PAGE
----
Oxford-educated writer of more than 20 books, this journalist, traveler and adventurer who once briefly left an Arctic sledding
expedition for an interview with a New York Times columnist at an Upper West Side Italian restaurant, only to return to the
freezing north to finish what he started.
His latest book seems imbued with the 69-year-old writer's multifaceted personality, encompassing both history and personal
narrative. It tells the story of the nation through the lives of the men who explored its wilderness, surveyed
its natural resources and brought it physically together
by rail, road and wire. It is also a love letter to
's new homeland.
"Without wanting to sound too sappy about it, I've been enraptured by this country for a very long time," he says." The genesis was born out of my love affair with the country."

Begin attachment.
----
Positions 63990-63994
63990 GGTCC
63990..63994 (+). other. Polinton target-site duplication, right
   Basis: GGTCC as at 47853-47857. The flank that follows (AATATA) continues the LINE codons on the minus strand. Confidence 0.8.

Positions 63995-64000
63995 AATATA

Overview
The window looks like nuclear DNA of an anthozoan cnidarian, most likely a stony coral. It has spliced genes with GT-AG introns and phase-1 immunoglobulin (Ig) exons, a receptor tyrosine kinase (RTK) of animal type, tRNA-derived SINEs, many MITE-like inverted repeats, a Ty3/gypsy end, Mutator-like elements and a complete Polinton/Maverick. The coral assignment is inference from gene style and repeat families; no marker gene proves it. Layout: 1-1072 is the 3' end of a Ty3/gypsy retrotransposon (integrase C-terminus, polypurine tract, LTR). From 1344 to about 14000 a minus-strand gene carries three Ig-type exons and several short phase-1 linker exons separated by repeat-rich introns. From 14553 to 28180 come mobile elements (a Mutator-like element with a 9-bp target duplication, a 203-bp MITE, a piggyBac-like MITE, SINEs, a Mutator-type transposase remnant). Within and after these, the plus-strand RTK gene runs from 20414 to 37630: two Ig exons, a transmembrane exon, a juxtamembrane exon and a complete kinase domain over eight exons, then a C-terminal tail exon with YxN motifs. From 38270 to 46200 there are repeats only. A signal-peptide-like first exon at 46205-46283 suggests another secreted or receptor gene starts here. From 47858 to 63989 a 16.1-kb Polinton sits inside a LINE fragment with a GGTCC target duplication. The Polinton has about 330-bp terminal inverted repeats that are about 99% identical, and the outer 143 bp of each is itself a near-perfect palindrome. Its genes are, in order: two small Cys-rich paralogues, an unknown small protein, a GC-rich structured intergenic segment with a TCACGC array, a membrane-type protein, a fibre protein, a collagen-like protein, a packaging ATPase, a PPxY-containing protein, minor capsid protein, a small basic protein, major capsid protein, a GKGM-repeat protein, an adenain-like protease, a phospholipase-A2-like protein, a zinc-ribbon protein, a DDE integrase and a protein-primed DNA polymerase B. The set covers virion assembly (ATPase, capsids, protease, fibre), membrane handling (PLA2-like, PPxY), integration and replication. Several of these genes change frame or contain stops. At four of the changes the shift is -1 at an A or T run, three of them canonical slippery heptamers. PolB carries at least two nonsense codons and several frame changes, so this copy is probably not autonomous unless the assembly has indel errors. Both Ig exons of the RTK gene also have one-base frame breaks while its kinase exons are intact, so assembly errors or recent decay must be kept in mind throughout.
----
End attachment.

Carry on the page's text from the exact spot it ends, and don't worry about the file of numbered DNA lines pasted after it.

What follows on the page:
became a U.S. citizen, standing on the deck of the U.S.S. Constitution in Boston Harbor on a blazing hot July 4.
says it was a moving experience, but it was another event a short time later that brought home the realization of his
new status as a citizen.
He explains: "I got my passport and went to England almost immediately. I returned from London to Kennedy Airport [in
New York City] and I had this shiny new passport and the guy opened it and stamped it, stood up, and said: 'Welcome home.'
That was a great feeling, I must say. It really was."
's enthusiasm for America started early.
He came here as a hitchhiker in the early 1960s, spending eight months on the road and finding everyone he met to be
"terribly kind." It didn't hurt that a friend worked for NBC and was a buddy of John Frankenheimer, the director of classic
films like "The Manchurian Candidate," who introduced
to Burt Lancaster, Johnny Carson and Kirk Douglas.
"It was astonishing. I had this amazingly good impression of America," he laughs.
He was later returned as a correspondent for a British newspaper and covered Washington, D.C., during Watergate scandal.
In 1997, he moved to New York and in 2001 bought his home in Sandisfield, Mass., a bucolic agrarian space with geese, chickens
and gardens. He and his wife, former National Public Radio producer Setsuko Sato, split their time between the farm and New